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In his Prison Notebooks Antonio Gramsci argues that a class can exercise its power not merely by the use of military force but by an institutionalized system of moral and intellectual leadership that propogates certain ideas and beliefs. For Gramsci "cultural hegemony" is maintained through the consent of the dominated class which assures the intellectual and material supremacy of the ruling class. In Masks of Conquest, Gauri Viswanathan uses this Gramscian model of hegemony to analyze the relationship between British political and commercial interests and the establishment of English Literature as a discipline in India. [End Page 331]
Early in the book Viswanathan clearly states that the literary curriculum was introduced in India not to demonstrate the superiority of English culture but to "mask" the economic exploitation of the colonized. The propagation of English literature among the "natives," from the vigorous attempts by the secularized government schools to the more uneasy attempts by the Christian missionary schools, was ultimately carried out to ensure the authority of the British government and to create a stable state in which British mercantile and military interests could flourish.
In the last of six central chapters, however, Viswanathan cleverly points out the inherent contradictions in the colonial project of creating an educated elite. Aside from developing a dissatisfied class that was denied any suitable employment opportunities, the literary curriculum highlighted the problems of a system which advocated both social control and social advancement.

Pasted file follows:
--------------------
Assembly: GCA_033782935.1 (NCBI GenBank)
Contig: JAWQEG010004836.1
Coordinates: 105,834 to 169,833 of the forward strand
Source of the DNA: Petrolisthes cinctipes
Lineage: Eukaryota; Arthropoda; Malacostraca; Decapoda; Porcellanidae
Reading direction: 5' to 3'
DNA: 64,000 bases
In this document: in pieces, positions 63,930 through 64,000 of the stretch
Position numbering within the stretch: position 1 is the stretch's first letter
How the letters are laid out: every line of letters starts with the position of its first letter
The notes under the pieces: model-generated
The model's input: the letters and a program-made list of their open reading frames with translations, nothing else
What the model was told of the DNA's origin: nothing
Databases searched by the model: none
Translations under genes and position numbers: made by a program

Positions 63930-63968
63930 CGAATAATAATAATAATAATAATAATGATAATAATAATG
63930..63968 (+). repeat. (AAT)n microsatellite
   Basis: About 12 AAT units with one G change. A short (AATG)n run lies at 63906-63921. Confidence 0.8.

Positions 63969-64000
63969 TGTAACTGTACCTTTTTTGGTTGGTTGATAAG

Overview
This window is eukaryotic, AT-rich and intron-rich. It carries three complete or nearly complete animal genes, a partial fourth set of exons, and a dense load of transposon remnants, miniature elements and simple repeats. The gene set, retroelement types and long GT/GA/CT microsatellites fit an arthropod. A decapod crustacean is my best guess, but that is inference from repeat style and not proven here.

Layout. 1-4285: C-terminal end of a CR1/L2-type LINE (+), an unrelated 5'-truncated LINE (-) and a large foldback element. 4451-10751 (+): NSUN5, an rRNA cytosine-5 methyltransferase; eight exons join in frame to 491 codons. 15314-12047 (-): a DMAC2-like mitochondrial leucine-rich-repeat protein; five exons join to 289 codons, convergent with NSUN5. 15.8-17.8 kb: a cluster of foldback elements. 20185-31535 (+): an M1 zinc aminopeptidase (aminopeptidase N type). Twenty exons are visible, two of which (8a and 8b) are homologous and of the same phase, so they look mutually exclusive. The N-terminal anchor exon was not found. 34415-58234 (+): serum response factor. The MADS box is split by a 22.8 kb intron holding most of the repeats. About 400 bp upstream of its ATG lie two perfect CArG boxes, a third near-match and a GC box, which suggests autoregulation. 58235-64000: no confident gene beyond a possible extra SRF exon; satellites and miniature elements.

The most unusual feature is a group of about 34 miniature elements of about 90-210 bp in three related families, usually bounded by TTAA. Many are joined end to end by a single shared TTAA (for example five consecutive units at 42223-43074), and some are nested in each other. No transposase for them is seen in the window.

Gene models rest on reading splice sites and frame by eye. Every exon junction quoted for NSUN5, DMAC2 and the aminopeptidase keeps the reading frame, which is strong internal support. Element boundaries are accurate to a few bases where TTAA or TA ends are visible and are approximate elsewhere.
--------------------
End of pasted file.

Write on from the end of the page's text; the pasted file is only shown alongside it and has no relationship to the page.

Viswanathan is also careful not to oversimplify the British educational objectives in India. Using a variety of resources, she demonstrates the continual modification of the British educational goals which together created the discipline of English studies. Her attention to archival material and historical details often leads to fascinating excerpts, such as an examination paper by a certain Nobinchunder Dass of Hooghly College, Calcutta, who effusively praises the colonizer's culture. Much of Viswanathan's work, in fact, concentrates on bringing together various pamphlets, tracts, periodicals, and government sources. But Viswanathan is often inclined to be overly absorbed by her material, as in Chapter Two, "Preparatio Evangelica," where she devotes considerable space to a biographical sketch of Alexander Duff. Indeed, Viswanathan sometimes professes a greater interest in imperial representatives than in the material conditions that produced their work.
Viswanathan's brief concluding section, "Empire and the Canon," points out the dangers of reading nineteenth-century educational practice as continuous with contemporary English studies in India. Warning us about the "illusion of historical continuity," however, does not necessarily demystify the ironies of a postcolonial educational system in which an ostensibly leftist government in Bengal rigidly enforces the study of canonical English texts.
The value of Masks of Conquest finally is its important reminder that educational systems and curriculum developments must be judged in historical perspective. Viswanathan's intellectual history of British educational practice in India is both a compelling account of the relationship between power and culture and an indictment of the exploitative tendencies of ruling class interests. [End Page 332]